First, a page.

If you visit a zoo or park, such as Wolf Park where wolves have been hand-raised, you may find that the wolves are so well-adjusted to being around humans that they may come running from across the field to greet the staff and solicit petting and, under supervision, they sometimes greet visitors both on the property and in other educational events. Even in this setting though, it’s clear that they are far from domestic dogs. With their strong prey drive, they hone in on infants, children, and other squealing or erratically moving objects. They show this interest with a smile and a dog-like wag which fools many observers into thinking they’re friendly with children when it’s actually lunch that they’re happy about.
Wolves in captivity are also different from those in the wild in that they are not in family units, where the parents are the highest ranked because they are the most experienced and their offspring just defer to them. So, in captivity, the desire to be high ranked in a mixed pack is quite high and wolves are frequently looking for opportunities to overthrow those who are ranked above them. In fact, taking a high ranked wolf out of the group for a prolonged period (such as a day or two) can lead to increased fighting amongst the others and possibly fighting when when the wolf is reintroduced. The wolves are also less accepting of other individuals and even more likely to be reactive if an individual they know acts oddly. As a result, even veteran wolf-handlers have to be careful around the wolves. At Wolf Park, even routine interaction with the wolves requires two people present for safety reasons. Additionally, when sick or on medications, handlers do not go in with the wolves. Even a wolf’s favorite person can be the object of aggression if he is sick.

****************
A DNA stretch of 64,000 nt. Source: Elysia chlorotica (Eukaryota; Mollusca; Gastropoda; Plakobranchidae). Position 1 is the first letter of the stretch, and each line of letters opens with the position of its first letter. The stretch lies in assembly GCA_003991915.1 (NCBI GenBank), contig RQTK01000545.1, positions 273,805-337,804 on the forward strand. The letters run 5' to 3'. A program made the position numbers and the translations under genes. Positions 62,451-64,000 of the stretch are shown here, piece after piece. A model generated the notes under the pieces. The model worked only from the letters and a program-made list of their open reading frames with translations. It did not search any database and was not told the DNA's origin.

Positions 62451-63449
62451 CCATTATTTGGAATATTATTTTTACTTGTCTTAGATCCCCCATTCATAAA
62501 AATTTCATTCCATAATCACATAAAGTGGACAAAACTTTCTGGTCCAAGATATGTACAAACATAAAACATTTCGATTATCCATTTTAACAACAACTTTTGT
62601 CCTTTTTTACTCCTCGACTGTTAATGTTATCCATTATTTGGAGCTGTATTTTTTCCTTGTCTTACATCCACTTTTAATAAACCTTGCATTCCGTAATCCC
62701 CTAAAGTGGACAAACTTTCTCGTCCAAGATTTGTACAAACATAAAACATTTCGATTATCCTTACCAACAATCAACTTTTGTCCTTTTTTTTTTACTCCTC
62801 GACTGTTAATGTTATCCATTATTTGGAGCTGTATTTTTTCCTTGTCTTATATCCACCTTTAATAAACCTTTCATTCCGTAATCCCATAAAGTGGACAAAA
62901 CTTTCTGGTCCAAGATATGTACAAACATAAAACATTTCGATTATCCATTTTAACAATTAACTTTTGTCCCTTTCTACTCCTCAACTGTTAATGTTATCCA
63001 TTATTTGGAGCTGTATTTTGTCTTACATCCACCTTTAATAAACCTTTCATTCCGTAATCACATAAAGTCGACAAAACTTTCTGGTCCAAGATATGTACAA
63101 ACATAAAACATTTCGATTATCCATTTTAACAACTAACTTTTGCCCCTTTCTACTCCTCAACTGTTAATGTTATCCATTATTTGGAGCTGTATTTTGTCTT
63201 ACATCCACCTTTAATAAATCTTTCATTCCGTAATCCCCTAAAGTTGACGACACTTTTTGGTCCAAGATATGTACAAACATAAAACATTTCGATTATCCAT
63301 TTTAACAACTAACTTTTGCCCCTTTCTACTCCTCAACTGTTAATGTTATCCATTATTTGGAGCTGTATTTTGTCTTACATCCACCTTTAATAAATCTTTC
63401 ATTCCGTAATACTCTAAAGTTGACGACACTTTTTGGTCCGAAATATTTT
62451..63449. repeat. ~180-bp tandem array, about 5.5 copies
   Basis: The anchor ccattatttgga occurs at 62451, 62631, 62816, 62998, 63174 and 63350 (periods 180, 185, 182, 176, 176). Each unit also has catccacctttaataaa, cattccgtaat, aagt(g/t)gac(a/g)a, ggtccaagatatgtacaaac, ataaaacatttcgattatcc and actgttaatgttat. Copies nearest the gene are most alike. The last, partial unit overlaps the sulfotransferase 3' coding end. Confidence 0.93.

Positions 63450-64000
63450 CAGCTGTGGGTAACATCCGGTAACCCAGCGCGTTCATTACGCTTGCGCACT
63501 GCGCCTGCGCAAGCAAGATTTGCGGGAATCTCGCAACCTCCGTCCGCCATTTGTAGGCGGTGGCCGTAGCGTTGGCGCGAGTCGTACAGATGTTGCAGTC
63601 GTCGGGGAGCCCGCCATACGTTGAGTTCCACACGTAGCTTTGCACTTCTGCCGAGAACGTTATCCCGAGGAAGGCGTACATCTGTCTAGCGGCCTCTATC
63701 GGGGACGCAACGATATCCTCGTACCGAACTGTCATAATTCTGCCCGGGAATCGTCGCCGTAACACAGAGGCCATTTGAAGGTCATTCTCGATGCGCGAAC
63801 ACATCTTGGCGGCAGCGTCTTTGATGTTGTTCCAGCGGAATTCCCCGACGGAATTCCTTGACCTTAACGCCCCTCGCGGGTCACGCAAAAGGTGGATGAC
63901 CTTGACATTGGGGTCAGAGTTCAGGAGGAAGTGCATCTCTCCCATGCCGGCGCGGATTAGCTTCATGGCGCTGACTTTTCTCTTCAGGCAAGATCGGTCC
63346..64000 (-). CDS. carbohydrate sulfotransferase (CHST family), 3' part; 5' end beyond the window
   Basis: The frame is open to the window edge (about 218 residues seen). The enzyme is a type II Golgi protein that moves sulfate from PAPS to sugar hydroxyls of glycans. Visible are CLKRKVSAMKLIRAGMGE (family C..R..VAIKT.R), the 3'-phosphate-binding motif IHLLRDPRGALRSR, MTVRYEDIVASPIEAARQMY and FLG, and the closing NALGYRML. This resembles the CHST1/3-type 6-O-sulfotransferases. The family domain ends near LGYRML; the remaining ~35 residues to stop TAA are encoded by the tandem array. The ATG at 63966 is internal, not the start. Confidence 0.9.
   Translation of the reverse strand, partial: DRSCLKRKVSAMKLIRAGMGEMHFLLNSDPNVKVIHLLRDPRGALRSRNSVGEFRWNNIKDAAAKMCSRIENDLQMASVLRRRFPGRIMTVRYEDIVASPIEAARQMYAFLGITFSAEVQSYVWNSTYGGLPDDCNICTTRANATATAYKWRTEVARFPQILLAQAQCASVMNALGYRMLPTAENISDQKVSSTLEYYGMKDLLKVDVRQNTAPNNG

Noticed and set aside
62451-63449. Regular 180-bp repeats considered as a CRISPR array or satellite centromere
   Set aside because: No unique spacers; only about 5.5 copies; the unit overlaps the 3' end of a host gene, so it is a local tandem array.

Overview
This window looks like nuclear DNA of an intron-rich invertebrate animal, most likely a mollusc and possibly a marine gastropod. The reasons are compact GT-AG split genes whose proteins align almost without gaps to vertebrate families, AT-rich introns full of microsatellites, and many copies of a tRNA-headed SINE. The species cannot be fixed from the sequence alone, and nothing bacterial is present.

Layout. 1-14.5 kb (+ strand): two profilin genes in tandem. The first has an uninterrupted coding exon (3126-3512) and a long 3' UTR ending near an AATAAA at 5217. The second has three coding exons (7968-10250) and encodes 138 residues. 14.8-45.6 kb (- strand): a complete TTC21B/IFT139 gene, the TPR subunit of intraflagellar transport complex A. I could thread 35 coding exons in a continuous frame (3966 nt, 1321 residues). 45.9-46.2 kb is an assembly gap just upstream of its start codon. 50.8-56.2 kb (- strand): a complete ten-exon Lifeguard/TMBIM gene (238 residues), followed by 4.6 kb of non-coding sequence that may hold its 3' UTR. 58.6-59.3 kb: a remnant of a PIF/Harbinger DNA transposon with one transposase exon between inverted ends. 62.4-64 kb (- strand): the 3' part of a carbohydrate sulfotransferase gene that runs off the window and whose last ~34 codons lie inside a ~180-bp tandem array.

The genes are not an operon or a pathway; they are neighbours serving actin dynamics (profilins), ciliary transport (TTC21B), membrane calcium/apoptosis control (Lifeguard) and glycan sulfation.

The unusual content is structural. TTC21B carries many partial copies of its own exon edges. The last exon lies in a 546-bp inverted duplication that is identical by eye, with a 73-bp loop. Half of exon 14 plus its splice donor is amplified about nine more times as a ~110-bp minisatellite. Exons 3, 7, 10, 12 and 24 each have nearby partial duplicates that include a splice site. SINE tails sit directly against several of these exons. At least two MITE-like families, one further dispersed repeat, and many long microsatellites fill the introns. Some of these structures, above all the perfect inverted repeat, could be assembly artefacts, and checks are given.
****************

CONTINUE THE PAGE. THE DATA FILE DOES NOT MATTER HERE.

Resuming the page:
Wolves are also more curious and interested in problem solving than dogs, which sounds good at first, but while the combination of the two is good for survival in the wild, it just leads to mischief in the home. Wolves explore everything with their teeth like little children explore with their hands. Everything they’re interested in they rip to shreds, even if it’s the couch, the wall, or a table. So a wolf in a house tends to lead to a demolished house. And a wolf in a house isn’t there for long since their persistance makes them wonderful escape artists. Most wolves must be kept in a fenced area with 6 foot fencing and a wire overhang, plus a double door.
So how about the wolf hybrid?
So how about the wolf hybrid? Shouldn’t a hybrid between a wolf and dog get the best of both worlds? Maybe theoretically, but not realistically. While some hybrids—the ones with the most dog-like characteristics—can sometimes make great family pets, others—the more wolf-like ones— are a big risk. The behavior doesn’t necessarily depend on the percent wolf in the hybrid. Two hybrids from the same litter can be the same percent wolf on paper but can inherit a different combination of genes so that one is high in wolf content and the other is very dog-like. This is similar to how a litter of puppies with a beagle father and a basenji mother may have some puppies that look and act very basenji-like or very beagle-like rather than a split between the two. A further confounding factor is that because adding the words “wolf hybrid” increases the value of a dog, a huge percentage of the wolf hybrids out there are actually just mixed breeds.
Of course, there are some exceptions where wolves and high content hybrids are great with children and their owners, especially when they are young. Prey drive may not start to develop until the wolf is 6 months old, and social awareness and the use of aggression to attain high rank in order to have priority access to resources does not mature until two years of age. The instincts can suddently “awaken” giving the owner the impression that the hybrid is suddently acting out of character when it’s just finally maturing.
London was right on in his novel. White Fang, the wolf and high content hybrids are magnificent animals perfectly suited for life in the wild. But for life with humans, thousands of years of domestication make the dog a better choice.
Based on an article that originally appeared in The Bark Magazine